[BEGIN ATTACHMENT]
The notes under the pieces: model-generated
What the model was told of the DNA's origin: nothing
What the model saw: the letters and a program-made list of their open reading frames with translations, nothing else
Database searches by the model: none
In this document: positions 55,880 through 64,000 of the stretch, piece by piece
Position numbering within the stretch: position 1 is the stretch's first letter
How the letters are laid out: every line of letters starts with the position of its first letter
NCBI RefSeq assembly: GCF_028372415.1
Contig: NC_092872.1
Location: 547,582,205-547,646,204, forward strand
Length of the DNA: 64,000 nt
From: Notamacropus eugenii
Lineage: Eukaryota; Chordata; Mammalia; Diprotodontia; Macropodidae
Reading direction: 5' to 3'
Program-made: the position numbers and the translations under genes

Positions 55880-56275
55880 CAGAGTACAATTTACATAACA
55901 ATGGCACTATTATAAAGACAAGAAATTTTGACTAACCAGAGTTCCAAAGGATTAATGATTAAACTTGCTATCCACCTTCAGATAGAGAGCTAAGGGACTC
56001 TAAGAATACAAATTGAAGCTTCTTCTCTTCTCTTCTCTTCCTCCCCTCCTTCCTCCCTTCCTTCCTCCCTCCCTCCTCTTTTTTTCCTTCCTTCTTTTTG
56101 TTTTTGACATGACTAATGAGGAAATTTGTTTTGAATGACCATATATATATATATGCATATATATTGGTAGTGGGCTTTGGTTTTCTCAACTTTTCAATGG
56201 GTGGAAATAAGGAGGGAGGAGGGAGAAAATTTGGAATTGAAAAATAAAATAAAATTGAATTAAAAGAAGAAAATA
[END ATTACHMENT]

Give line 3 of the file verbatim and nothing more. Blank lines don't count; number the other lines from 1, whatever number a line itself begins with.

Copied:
What the model saw: the letters and a program-made list of their open reading frames with translations, nothing else